Wayne Bennett, a partner at the Boston law firm Bingham McCutchen, sees the debate over whether to go with a subscription licence as a simple financing question. "It's really the same way you would buy a car," he says. "It's a financing determination driven by usage. I have an 11-year-old car, and it's no question that I got a better deal from buying than leasing." If you use your software for as long as you might drive a car, then perpetual licences make more sense.
However, Bennett adds, "If you call your usage pattern wrong, you can get screwed." If you buy a subscription based on the number of people who will be using the software, the software vendor can increase its rates if the number of users goes up. With a perpetual licence, the customer generally pays a hefty fee up front that often covers a large number of users, so there are fewer surprises down the road. In fact, it is common for companies to overbuy software and end up with more than they actually need.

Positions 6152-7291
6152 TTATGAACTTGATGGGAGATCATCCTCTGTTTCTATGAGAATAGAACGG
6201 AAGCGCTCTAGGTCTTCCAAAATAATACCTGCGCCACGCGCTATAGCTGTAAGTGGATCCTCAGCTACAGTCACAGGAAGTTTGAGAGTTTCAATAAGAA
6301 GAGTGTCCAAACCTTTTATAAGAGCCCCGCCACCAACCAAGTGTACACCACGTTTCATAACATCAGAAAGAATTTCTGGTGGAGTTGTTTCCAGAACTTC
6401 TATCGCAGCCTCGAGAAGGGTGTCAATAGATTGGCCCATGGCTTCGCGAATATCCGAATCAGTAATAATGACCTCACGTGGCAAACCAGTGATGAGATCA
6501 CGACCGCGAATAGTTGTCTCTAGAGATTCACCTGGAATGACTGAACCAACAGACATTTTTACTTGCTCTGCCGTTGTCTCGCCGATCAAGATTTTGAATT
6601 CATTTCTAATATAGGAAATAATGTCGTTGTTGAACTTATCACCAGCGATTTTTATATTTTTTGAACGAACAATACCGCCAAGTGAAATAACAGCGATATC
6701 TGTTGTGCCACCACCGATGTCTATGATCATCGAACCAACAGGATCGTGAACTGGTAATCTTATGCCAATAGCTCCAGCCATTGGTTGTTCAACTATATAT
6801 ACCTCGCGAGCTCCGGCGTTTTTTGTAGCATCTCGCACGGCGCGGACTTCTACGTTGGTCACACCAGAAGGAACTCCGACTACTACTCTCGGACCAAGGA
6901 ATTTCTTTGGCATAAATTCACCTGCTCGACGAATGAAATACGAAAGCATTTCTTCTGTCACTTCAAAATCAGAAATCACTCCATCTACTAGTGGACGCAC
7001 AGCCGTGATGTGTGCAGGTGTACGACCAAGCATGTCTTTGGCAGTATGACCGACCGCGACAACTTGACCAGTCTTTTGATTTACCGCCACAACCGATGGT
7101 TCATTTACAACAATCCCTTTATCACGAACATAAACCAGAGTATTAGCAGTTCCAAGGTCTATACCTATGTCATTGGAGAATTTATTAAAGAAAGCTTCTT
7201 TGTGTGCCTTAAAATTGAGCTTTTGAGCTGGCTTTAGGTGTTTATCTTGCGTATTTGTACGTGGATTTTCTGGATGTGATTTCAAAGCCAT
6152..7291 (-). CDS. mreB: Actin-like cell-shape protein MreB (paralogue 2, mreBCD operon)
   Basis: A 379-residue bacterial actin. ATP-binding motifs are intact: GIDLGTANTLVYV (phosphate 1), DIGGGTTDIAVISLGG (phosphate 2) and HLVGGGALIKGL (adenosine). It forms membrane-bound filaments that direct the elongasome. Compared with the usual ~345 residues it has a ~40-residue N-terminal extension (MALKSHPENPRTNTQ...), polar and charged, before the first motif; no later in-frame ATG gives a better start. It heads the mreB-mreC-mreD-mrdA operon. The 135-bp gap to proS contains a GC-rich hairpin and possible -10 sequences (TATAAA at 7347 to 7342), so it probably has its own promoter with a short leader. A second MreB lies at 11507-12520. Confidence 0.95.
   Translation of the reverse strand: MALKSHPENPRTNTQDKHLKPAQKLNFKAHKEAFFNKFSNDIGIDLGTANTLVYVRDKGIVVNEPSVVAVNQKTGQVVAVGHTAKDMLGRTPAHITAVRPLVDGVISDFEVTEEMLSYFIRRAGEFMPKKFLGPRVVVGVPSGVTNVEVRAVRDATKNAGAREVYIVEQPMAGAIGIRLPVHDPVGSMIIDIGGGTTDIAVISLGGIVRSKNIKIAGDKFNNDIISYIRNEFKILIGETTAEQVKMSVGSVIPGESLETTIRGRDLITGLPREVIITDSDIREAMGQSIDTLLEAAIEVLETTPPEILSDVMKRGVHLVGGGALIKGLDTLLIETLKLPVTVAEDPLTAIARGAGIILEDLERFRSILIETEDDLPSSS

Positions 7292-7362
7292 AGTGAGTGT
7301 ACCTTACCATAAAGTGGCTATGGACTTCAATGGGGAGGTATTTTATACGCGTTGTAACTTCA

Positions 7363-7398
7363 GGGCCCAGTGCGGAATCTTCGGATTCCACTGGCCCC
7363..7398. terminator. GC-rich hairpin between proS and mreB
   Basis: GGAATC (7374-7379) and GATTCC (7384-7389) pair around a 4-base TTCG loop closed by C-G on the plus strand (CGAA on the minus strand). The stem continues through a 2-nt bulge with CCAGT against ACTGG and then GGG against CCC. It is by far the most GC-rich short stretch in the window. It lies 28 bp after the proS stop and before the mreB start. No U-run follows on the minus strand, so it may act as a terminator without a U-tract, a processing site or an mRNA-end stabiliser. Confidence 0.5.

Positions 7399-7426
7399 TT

How to Protect Against Price Shocks
Jim Trupiano, manager of IT contracts and vendor relations at Southern Company, a Georgia-based utility, has used data analysis software under subscription licence for more than four years. Each year, he carefully picks the number of employees who will be using the software in order to determine the price. "Your risk is in making sure you don't have more people using it than you've paid for," Trupiano says. "If you become dependent on the software and the cost begins to double, you will find yourself in trouble." Trupiano says it's of utmost importance in the subscription licensing arena to make sure you have a flexible contract that allows for growth at reasonable rates.
In addition to the usage question, CIOs must comb their contract to make sure they are getting some sort of price protection against outrageous yearly increases as well as warranty coverage. "It's essential to negotiate with the vendor to make sure there is price protection in there," says University of Florida's Conlon. "You can't have an escalator in there."